Nowhere was the dearth of action more pronounced than on Sportsnight (BBC 1, Wednesday), a flagship of BBC Sport which looked more like a cardboard galleon on Captain Pugwash.
With the Coca-Cola football consigned to ITV and the rugby league match between Leeds and the Australians bagged by Wire TV, the centrepiece of the programme proved to be boxing from that Mecca of international sport, the Civic Hall, Wolverhampton. Even then they were second-hand highlights, the two bouts having already been broadcast live on satellite, so one careless flick of the Ceefax button told me the results, ruining whatever tension the fights could generate.
The main bout was the Commonwealth middleweight championship between Telford's Richie Woodhall and Canada's Jacques le Blanc. You could tell which one was Canadian because he was wearing a pair of shorts made out of his national flag, complete with red maple leaf over what boxers tend to call 'the family jewels'. Le Blanc was either boasting about his manhood, or getting in an obscure plug for French Canadian separatism.
Woodhall, presumably having decided that Union Jack shorts are naff even on boxers, opted for a pair of blue trunks with a throstle crest and the legend 'Baggies', a dedication to his favourite football club, West Bromwich Albion. Unlike his team, though, the shorts stayed up.
The chief interest in the fight was provided not so much by Woodhall's easy victory after a
seven-month lay-off, but by Jim Neilly's commentary. Neilly has recently taken over from the retired Harry Carpenter, who is now, by virtue of his longevity, deemed to be a sporting icon. Carpenter tended to play the stooge too often for my tastes, but he could usually be relied upon to deliver the odd good line when the occasion demanded.
Neilly, with an Ulster voice that is at the opposite end of the decibel scale to Ian Paisley's, seemed understandably tentative. His basic approach was to offer repetitive jabs of facts - Le Blanc had never been downed, or stopped, not even by Roberto Duran, we were told several times. When Neilly tried a flourish, it tended to land with an ineffectual thud, as with, 'Jacques le Blanc's middle name should be durability . . .' Really? Maybe he's just happy with 'Le'?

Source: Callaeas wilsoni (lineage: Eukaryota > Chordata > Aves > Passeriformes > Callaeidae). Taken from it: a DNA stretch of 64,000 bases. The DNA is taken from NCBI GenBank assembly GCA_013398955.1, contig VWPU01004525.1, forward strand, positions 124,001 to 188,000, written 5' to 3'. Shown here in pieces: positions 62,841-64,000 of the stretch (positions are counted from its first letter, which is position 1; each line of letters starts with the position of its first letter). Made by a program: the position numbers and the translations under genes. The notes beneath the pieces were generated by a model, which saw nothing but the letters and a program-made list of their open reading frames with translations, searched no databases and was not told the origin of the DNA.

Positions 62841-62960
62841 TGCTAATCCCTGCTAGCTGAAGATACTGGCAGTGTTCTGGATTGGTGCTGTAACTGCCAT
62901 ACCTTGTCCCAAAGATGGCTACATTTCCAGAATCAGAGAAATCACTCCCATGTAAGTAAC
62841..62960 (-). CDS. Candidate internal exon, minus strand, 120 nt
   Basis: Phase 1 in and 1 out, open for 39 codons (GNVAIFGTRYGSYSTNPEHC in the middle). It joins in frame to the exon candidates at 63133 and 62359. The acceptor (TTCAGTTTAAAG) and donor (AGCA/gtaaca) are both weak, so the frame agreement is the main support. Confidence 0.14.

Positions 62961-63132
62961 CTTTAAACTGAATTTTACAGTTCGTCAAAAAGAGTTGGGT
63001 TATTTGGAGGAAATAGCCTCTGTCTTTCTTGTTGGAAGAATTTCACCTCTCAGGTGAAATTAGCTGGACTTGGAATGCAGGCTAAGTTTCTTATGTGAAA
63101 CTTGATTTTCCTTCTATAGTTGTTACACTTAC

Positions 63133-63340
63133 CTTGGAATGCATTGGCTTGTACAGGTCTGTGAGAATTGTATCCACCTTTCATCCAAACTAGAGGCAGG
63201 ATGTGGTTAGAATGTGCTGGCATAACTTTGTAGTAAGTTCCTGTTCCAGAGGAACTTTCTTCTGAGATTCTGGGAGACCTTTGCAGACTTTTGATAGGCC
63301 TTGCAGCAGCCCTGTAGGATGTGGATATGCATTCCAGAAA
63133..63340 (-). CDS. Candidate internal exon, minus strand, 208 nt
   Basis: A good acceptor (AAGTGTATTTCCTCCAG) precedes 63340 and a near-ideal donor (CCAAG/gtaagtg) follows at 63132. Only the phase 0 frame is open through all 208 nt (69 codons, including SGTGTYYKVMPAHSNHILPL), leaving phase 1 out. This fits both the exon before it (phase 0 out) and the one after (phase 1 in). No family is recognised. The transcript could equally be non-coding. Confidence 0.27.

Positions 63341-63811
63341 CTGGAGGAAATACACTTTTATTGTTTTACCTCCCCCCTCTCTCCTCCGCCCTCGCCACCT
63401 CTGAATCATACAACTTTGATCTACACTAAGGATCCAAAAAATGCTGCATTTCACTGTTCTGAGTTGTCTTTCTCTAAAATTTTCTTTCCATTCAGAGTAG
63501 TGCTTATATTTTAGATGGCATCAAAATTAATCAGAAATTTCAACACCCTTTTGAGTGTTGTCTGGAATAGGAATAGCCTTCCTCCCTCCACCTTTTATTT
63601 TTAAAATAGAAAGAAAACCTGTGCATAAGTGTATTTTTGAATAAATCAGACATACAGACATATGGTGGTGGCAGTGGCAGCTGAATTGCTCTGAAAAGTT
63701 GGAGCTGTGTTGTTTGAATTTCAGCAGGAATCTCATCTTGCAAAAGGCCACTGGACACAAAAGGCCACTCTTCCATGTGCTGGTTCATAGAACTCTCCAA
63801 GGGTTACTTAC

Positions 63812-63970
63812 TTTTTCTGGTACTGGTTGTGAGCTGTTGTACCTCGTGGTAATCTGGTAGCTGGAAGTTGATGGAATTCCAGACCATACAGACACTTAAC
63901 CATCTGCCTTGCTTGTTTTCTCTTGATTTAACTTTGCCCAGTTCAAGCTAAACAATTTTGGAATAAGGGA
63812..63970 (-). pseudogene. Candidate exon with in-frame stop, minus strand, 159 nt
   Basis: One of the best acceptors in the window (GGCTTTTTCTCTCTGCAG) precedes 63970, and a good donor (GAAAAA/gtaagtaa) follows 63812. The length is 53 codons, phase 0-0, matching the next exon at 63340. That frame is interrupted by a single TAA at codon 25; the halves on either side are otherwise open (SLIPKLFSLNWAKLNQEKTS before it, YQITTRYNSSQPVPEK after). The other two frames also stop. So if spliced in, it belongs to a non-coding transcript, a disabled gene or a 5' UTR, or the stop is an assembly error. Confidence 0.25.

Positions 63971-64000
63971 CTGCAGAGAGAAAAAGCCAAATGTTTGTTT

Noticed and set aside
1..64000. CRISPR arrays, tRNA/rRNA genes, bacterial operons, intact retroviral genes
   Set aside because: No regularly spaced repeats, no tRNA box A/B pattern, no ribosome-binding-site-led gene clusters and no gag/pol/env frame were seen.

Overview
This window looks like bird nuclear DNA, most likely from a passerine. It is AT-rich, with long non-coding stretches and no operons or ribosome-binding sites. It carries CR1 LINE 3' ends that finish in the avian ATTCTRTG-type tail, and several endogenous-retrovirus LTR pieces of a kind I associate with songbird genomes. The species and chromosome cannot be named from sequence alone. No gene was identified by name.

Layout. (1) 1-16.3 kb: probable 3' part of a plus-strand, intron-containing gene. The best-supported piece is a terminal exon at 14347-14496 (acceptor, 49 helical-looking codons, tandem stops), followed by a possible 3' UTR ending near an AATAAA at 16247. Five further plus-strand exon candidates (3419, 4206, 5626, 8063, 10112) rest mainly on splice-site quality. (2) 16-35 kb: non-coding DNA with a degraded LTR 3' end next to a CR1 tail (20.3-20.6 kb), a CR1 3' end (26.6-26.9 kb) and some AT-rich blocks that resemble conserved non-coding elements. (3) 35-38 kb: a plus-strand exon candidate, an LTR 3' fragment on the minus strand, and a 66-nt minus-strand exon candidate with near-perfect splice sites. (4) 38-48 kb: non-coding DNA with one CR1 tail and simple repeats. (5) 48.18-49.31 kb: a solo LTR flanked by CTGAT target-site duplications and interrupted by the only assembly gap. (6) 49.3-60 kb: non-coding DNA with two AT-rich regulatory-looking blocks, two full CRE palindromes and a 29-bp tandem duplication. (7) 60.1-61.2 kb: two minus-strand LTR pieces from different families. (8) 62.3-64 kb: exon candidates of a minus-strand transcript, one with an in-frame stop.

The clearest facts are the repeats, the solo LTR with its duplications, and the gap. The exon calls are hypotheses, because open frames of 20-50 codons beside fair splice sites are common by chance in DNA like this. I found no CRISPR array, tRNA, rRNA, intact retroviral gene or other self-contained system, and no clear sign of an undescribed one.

In any case, Neilly's commentating opportunities may be limited, as ITV and the satellite channels have a grip on most domestic boxing. And as a follow-up feature underlined, the four world heavyweight divisions look destined, once again, to come under the thrall of the Grand Puppet-Master, Don King, a man not noted for his willingness to do cut-price deals with public service TV.
Had he been watching, King would not have enjoyed the other principal dish in Sportsnight's buffet, David Gower bloodlessly trying to pin down Mike Atherton about his recent trials and tribulations. Ostensibly a prelude to the Australian tour, it had the feel of a gentle 'filler', with Gower's puckish interrogation style suggesting that he must think Torquemada is really a rather good vintage Rioja.
There was a brief flurry of smiling tetchiness when Atherton satirised Gower's notably relaxed views on training and net practice and Gower threatened to call in m'learned friends. But it was only half as interesting as it would have been if the BBC's official cricket correspondent, Jonathan Agnew, who called for Atherton to resign over 'Trousergate', had been sent in with the pliers.
The rest of the programme was made up of scraps. A Premiership update, via Sky, and, gosh, a live link-up with the Mansfield manager, Andy King, whose team had beaten Leeds the night before. This begged the question of what was dropped to make way for the tribute to the great Irish racehorse trainer Vincent O'Brien on his retirement. The homing pigeon championships?
In the event, the hurried dash to assemble library footage of O'Brien's kaleidoscope of achievements proved to be a decent stab, and Julian Wilson was hauled in on his way back from Goffs sale in Ireland to give a live endorsement. Thanks to Desmond Lynam's relaxing presence, 'Jules' was less pompous than usual.
The programme finished, as it had started, with low-key boxing, this time featuring Gary Jacobs in what looked like a pair of Bacofoil shorts. Now, fair enough, we all have dull, uninspiring weeks, but there remained the niggling thought at the back of my mind that BBC Sport is being stripped bare not just by satellite, cable and an aggressively populist ITV, but also by their own cost controllers. Indeed, Wednesday night suggested they were almost down to their last maple leaf.Reuse content